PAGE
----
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The History of Barbering

Here at The British Master Barbers, we know that barbering has some of the greatest history of any trade. The BMB Museum gives you an insight into how it all started from the early tribes cutting hair with spiritual believes, to the progression of todays barbering tools.

“To successfully move into the future you must know your past”


Early Tribes

Earliest records go back to primitive man where the foremost men of their tribe were medicine men and priests, who were also the ‘barbers’. The early tribes were very superstitious and believed that both good and bad spirits entered the body through the hairs on the head and the bad spirits could only be driven out by cutting the hair. Different tribes developed different styles of haircut.


In tribal times the barbers became the chief figures in religious ceremonies, where elaborate rituals included dances where the long hair hung loose and afterwards the hair was cut, then held back tightly in order that the good spirits couldn’t get out and no evil spirits could get back in. Early razor blades have been found dating back to the Bronze Ages!


Romans and Persians

Romans had barbers since 296 BC, when Ticinius Mensa came from Sicily bringing the art of shaving with him. Here they set the trend of ‘barbers’ being the place to meet, socialise and gossip much as they are today. The absence of beards actually set apart ‘Free’ men from the slaves.


The Persians are said to have beaten Alexander the Great’s men because they had beards! The Persians could grab the Macedonians' beards, pulling them to the ground and spearing them. Later Alexander ordered all his army to shave!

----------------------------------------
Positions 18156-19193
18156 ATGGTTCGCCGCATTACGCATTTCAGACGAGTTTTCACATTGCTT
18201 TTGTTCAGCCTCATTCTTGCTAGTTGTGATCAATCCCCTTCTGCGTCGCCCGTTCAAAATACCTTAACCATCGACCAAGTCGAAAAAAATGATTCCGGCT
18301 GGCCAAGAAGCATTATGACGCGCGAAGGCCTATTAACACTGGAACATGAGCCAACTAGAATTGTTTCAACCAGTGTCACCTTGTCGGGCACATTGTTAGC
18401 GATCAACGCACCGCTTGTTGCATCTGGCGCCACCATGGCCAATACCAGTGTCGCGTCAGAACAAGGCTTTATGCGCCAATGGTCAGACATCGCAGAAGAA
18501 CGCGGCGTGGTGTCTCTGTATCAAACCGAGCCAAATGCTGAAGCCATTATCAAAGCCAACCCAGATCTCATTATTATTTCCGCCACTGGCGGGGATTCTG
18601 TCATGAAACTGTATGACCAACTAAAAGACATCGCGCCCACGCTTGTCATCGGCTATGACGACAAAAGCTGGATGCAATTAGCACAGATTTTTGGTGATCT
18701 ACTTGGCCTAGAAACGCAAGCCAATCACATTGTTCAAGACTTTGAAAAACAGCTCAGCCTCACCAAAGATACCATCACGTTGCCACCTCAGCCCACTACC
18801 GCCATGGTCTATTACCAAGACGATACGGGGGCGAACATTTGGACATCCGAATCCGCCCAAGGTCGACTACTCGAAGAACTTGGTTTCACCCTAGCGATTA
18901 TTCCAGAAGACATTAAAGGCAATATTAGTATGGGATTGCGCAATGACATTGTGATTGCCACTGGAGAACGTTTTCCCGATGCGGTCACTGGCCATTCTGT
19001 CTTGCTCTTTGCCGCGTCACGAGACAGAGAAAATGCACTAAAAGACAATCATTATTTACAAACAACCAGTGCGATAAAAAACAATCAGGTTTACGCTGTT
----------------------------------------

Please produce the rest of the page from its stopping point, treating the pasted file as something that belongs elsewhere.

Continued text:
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Barbering service’s of old Britain

Besides the cutting of hair, Historically, British Master barbers did more than just cut hair they were also dentists and surgeons, versatile performers of tooth extraction, enemas, bloodletting and wound surgery. This included Cyst removal, Draining of boils, leeching, Bloodletting and the extraction of teeth.

Bloodletting was the cutting of veins to make blood flow until the patient passed out. This was thought to remove all bad blood and let new good blood form.

The Blood collected in London England was commonly disposed of in the River Thames.

British Barbers traditionally advertised their medical workings by leaving a bowl of blood in the front window or by hanging blood-soaked bandages on a pole outside.


The Worshipful Company of Barbers

In 1308 the Worshipful Company of Barbers was created to regulate the trade of barbering in the UK. In 1540 Henry VIII merged the barbers guild and surgeons guild to form the Guild of barber surgeons.

British Master Barbers were given free rein in practising bloodletting until 

people started complaining that they were getting sicker instead of better. 


The union of the Barbers and Surgeons was never easy to manage and the relationship continued uneasily for 200 years.  In 1745, at the request of the surgeons, a Bill was finally passed and the Surgeons left the Company forming what eventually became the Royal College of Surgeons of England.


Between 1745 and 1919 very few surgeons were admitted to the Barbers Company. 

in 1919 the bonds between the Company and the Royal College of Surgeons were re-established and surgeons, including surgeons to the Royal Family and the Royal Household, have been admitted to the Barbers Company in memory of the past union.


Today The Barbers’ Company is ranked 17th in precedence among the 110 livery companies of the City of London. It is one of its oldest, having celebrated its 700th Anniversary in 2008. They continue with charitable activities that underpin the ethos of the Company.



Many Barbershops have a twirling pole outside on the wall, Although they look nice they have a gruesome bloody past.

The history of the barber pole is intertwined with the history of barbers and their bloodletting practices.

There are thoughts that the barber's pole possibly originated from the pole that the patient gripped to make their veins bulge before bloodletting commenced.